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It seems that every time I open a newspaper these days, an educational supplement falls out. Tucked between headlines about Garib Raths, nuclear non-proliferation, Janet Jackson's wardrobe malfunctions and which batsmen should open the Indian innings are articles and advertisements touting educational institutions that teach you everything from how to become a flight attendant to the finer points of financial management. Simply measured by the column inch, education has become big business.
And that's the problem. Somewhere in the past few decades, along with an almost universal trend toward faith in market forces and the deification of management gurus, education has taken on the trappings of corporate culture. School and university administrators, along with some faculty, now communicate in businesspeak. The first time it struck me was when I started teaching at a university, almost 20 years ago. One of the deans stood up in a faculty meeting and announced, with a straight face: "We deliver an educational product on a cost-effective basis." And now, just yesterday, a friend and veteran teacher of literature complained to me that she was asked to define her classroom "deliverables".
NO! Education doesn't work that way. Writers like George Orwell have explained the treacherous politics of language, and if educators begin to speak like aspiring CEOs, then learning will suffer the consequences. Education is a highly professional field and good teachers are as well-trained and gifted as any market analyst, but the learning process cannot be quantified and calibrated on a spreadsheet. Schools and universities should be able to measure themselves but not with the values and instruments of a profit-making company. One of the greatest dangers of adopting the language of business manuals is that ultimately, the goal of education will shift from ideals of universal knowledge to a quest for personal prosperity.
Of course, there is nothing wrong with prosperity, or with business and marketing. But to believe that education can be fostered by the same principles that apply in a corporate boardroom is to confuse pedagogy with profiteering. Learning happens through experiment, conversation, reading, writing, and very often, by accident. Certainly, it is not entirely predictable and what occurs outside a classroom may be more valuable than the carefully prescribed lessons outlined on a blackboard. A formal lecture can be the most stimulating educational experience. It can also numb and deaden the mind. All that a school administration can do to ensure excellence and success in education is to hire the best teachers and admit the best students. After that, the prime responsibility of deans and principals is to provide a safe and positive environment in which learning can take place. They must not think of students or parents as "clients" and teachers or professors as "middlemen" who retail a product.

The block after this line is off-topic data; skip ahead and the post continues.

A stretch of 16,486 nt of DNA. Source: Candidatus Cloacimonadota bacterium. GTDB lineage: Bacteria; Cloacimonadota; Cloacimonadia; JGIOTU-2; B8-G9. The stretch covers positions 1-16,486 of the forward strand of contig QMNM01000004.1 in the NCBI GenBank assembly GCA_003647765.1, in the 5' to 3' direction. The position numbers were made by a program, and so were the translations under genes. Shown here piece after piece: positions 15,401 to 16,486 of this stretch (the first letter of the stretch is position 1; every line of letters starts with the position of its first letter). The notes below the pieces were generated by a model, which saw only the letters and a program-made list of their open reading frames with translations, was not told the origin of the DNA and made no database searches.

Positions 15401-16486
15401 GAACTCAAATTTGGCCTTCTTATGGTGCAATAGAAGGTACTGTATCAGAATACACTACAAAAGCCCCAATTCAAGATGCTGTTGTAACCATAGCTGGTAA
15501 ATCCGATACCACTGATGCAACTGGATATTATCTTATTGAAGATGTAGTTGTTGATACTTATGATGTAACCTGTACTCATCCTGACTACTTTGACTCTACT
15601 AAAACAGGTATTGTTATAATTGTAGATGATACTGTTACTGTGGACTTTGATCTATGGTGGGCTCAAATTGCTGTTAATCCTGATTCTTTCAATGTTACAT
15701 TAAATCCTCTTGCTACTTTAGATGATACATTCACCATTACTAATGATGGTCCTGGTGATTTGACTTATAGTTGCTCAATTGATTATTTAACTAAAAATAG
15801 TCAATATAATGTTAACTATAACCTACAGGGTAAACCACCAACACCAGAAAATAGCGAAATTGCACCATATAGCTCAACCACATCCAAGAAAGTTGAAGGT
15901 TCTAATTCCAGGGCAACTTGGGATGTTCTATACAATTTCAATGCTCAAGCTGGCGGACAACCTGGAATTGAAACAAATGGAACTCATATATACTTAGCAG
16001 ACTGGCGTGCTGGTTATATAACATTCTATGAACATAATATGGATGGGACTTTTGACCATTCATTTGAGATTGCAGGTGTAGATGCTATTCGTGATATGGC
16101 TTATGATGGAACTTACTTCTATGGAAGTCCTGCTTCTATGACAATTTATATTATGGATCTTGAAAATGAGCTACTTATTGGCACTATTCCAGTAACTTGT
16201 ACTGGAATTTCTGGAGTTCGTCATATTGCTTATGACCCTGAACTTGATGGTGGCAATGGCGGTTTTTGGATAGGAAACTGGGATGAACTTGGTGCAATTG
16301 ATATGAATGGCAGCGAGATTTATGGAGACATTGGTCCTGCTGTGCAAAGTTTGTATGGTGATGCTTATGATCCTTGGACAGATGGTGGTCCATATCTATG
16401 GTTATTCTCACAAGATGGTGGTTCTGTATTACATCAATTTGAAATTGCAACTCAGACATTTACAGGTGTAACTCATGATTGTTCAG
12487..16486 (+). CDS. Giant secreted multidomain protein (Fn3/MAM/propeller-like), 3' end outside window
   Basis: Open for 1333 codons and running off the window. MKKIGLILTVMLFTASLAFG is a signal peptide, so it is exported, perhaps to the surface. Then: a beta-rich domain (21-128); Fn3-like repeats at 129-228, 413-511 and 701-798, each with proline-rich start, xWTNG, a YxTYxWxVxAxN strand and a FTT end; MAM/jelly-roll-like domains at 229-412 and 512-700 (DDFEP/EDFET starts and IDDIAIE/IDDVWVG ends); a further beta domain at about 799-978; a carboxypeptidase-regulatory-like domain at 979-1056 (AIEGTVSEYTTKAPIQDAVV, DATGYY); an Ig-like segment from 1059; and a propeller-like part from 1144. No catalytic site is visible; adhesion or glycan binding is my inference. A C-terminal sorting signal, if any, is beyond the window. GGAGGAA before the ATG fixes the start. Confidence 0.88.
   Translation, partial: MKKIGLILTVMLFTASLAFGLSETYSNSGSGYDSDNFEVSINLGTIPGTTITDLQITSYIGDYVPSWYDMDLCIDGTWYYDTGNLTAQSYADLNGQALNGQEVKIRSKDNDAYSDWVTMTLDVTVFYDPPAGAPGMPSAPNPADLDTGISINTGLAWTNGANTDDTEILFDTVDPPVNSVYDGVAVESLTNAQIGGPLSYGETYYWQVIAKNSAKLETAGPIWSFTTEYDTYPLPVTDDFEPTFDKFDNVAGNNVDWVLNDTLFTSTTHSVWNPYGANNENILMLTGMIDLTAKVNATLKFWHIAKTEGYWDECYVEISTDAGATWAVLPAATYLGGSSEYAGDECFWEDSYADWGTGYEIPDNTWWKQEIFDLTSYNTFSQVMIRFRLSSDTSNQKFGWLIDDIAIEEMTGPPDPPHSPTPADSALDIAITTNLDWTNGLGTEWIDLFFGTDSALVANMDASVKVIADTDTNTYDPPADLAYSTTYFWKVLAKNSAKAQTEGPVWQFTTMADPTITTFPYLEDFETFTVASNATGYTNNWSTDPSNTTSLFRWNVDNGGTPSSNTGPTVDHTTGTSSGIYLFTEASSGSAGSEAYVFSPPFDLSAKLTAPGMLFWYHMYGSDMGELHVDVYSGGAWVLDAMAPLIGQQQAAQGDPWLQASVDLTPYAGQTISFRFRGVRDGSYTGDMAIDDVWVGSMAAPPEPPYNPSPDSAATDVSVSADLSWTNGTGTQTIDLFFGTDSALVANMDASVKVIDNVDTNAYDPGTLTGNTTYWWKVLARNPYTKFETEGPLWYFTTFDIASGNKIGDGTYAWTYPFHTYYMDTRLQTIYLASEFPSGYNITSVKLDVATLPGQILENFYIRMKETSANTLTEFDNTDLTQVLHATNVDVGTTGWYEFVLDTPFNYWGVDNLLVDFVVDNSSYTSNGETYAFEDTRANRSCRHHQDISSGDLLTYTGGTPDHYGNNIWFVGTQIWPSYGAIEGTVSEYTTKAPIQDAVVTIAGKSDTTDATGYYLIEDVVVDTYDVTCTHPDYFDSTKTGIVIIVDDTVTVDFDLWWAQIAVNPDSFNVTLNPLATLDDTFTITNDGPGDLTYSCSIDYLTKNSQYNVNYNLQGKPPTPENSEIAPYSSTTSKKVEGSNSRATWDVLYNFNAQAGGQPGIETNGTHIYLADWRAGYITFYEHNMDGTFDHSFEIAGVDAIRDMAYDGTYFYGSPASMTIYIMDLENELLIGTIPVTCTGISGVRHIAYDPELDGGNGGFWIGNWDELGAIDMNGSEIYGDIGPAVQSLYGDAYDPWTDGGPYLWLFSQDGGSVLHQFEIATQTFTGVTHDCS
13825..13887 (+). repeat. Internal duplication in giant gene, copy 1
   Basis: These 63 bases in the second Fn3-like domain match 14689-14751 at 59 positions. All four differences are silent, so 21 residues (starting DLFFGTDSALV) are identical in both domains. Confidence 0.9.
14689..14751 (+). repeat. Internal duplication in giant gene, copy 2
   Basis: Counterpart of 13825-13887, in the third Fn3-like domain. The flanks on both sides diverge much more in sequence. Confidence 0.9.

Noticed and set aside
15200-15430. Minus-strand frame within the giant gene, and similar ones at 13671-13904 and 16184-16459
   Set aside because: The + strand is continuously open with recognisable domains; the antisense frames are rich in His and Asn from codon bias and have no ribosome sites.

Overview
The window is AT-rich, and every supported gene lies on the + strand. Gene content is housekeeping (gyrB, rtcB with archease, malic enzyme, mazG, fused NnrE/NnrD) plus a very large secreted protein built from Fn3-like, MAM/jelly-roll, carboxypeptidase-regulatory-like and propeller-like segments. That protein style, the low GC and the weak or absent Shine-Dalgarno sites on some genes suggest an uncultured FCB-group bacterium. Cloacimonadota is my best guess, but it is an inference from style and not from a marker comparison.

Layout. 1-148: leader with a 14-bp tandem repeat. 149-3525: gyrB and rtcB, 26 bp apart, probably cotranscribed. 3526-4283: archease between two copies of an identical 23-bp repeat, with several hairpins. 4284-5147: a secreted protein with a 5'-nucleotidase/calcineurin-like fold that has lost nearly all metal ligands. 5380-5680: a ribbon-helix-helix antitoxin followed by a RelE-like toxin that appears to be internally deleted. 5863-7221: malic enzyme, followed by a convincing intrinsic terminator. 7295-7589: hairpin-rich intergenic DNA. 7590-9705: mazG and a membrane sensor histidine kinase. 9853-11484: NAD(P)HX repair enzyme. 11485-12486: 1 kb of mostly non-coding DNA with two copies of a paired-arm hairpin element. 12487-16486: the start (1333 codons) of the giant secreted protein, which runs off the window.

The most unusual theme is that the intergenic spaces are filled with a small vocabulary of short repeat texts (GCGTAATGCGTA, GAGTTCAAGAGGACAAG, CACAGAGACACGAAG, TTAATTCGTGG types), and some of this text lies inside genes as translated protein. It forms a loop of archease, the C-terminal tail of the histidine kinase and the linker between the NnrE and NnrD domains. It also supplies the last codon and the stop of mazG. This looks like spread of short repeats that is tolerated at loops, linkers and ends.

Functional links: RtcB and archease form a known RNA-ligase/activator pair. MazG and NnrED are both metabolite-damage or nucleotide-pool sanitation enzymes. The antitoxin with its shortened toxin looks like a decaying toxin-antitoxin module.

Accountability. Assessment. These are words that matter in education. But accountability must not be governed by the bottomline. It cannot be determined by a pocket calculator or even a computer. Accountability must be understood in human terms. It is as much judgement based on poetry and philosophy as common sense. Assessment has always been a part of teaching but it must be recognised that the best assessment of a student's performance and potential can only be made by the teacher. External testing and examinations may provide a basis for comparison with other schools, but the results cannot be interpreted like a stockmarket. Students are not shares to be traded up or down and teachers are not brokers.
No matter what my former dean may have suggested, or the advertisements in newspaper supplements imply, education is not a product that can be marketed or delivered on a cost-effective basis.
(The author has taught writing for over 15 years at the American University in Cairo, and at MIT.)